This is a continuation on the debate whether a Soeharto-style government is going to be beneficial to Indonesia or not. My fellow blogger Erwin has argued that without that kind of authoritarian government, Indonesia will not move forward. I argue otherwise and below are my explanation.
Soeharto’s Good and Bad
Firstly I would like to acknowledge Soeharto’s role in Indonesia’s nation-building process. Soekarno and Hatta may be our founding fathers, but without Soeharto, the much needed control for unity of the “united colonies of Netherlands Indies” under the new nation “Indonesia” would have not been possible. Many dissent and separatist movements were successfully silenced, leading to Indonesia’s growth, although the means are often violent and the repercussions of those actions are only felt now.
During Soeharto’s authoritarian regime, the legislative assembly was pretty much the president’s rubber stamp and the judiciary is deliberately weakened to serve the president’s interests. All the veto power in policy making went to the president and of course we had a strong presidential government because no system of checks and balances were in place. In addition, cronyism and favoritism is accepted as the norm while corruption and patronage systems are rampant.
[Read more: Judicial Corruption in Indonesia: Authoritarianism & the Weakening of the Judiciary; Much Ado About Emails]
What Soeharto lacked compared to Lee Kuan Yew, both authoritarian in their regime, is the lack of attention that Soeharto gave towards institutional building of Indonesia’s state institutions and the missing values of meritocracy and honesty embedded in our governance system.
Can we correct Indonesia’s democracy?
Here’s another thing that we should learn from Singapore: be pragmatic. We don’t need to achieve western-style democracy, but we need a system that works, where the government is responsive and accountable to its people. Too much attention is going out on the debate of democracy but too little effort is concentrated to make the much needed governance reform in Reformasi.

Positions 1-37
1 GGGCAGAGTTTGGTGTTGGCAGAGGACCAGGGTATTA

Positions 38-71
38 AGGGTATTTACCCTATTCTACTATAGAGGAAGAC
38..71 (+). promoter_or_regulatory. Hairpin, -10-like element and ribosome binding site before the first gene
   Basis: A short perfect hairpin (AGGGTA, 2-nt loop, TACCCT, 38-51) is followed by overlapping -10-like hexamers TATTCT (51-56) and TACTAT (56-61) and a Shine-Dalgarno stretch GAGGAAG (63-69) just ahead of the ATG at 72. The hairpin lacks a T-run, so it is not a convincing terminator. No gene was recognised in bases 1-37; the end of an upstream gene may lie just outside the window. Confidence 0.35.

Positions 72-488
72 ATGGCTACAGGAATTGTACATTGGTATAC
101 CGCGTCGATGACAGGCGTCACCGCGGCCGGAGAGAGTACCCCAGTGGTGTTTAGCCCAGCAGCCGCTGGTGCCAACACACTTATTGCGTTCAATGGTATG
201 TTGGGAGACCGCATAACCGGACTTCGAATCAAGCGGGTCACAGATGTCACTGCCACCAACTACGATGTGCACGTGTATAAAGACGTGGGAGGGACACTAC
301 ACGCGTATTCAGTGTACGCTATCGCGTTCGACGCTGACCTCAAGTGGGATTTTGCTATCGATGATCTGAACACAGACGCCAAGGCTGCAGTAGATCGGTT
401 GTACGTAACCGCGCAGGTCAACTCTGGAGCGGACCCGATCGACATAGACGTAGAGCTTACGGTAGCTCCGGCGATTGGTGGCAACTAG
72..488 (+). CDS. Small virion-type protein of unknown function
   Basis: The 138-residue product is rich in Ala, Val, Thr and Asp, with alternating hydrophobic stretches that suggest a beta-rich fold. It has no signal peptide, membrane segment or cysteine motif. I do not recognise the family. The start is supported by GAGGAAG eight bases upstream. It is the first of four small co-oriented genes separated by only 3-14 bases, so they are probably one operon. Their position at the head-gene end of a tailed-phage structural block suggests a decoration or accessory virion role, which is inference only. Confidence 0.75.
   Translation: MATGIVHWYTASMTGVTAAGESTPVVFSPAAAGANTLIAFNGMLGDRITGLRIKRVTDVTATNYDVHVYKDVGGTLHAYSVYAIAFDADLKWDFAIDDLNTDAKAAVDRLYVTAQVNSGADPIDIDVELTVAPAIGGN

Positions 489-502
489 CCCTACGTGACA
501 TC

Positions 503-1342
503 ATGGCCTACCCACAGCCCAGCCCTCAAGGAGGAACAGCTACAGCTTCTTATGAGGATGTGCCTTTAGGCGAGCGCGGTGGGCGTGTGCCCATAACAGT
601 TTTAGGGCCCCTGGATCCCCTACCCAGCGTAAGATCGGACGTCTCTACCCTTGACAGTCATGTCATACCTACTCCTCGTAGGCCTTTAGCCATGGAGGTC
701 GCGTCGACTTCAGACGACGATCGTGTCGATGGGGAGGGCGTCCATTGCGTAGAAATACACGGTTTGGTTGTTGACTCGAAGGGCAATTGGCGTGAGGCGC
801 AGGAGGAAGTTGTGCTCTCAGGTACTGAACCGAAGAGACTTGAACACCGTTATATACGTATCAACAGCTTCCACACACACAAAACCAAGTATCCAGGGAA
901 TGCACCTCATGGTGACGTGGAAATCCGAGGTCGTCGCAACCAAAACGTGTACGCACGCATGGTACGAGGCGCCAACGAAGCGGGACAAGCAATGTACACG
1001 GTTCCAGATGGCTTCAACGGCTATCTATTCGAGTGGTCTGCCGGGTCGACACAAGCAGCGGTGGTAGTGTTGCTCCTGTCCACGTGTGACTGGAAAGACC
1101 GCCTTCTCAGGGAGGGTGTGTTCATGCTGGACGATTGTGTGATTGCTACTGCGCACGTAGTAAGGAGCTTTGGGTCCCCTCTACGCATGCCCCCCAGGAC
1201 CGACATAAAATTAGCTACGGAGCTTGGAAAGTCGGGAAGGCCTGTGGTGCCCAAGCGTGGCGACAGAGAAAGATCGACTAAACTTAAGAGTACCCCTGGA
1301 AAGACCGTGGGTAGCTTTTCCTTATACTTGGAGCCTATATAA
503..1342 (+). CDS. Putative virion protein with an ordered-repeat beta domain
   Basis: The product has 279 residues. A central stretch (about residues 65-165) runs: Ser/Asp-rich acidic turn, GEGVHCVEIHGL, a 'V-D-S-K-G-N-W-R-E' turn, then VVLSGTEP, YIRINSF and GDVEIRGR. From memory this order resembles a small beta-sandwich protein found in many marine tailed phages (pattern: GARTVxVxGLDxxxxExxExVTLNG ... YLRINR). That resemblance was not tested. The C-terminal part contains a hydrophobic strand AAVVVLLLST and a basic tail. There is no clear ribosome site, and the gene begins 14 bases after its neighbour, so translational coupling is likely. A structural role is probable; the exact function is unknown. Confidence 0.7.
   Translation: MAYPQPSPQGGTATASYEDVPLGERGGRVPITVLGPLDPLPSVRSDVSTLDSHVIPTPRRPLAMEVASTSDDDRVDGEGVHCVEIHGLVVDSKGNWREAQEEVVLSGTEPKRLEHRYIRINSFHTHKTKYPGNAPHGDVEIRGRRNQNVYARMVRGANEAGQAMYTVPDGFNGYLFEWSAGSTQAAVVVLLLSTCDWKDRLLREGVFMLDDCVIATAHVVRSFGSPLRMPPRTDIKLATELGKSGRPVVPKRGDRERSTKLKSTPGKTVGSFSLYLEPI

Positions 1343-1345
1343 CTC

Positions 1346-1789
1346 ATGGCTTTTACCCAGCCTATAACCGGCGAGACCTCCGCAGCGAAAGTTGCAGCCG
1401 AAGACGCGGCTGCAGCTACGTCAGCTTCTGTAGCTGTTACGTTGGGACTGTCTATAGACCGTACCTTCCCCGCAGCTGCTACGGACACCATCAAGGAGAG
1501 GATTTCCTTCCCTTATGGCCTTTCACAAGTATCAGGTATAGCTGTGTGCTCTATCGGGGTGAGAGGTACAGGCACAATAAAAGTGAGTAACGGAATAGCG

[Read more: An Enlightened Indonesian on the Singapore Elections]
What I’ve mentioned in my earlier post, is that Neo-New Orders are still in Indonesia, local patronage systems are still rooted in our decentralization process and to top it off, as cliche as it is, there’s no political will to change the status quo!
What we see lacking in SBY – a strong leader with a vision and the will to get things done – we then substitute it with our fond memories of ‘development’ under Soeharto.
[Read more: Who’s in charge?]
So, is going back to the old way of authoritarianism like Soeharto the way to go for Indonesia? No.
Authoritarianism might have worked in the past, but for Indonesia’s current condition, with its diverse 238 million population, putting too much authority in the president will be detrimental to the development of the country. As Lord Acton famously said, “power tends to corrupt, absolute power corrupts absolutely.”
[Update, 26 May 2011]
Here’s data from the World Bank on Indonesia’s GDP Per Capita (current US$). The point of this graph is, if 13 years of democracy is so bad for the economy, why is the data stating otherwise – when our economic growth went up significantly after Soeharto fell down? My comments are below, but since I can’t embed the graph in the comment box, I’m putting it up in the post.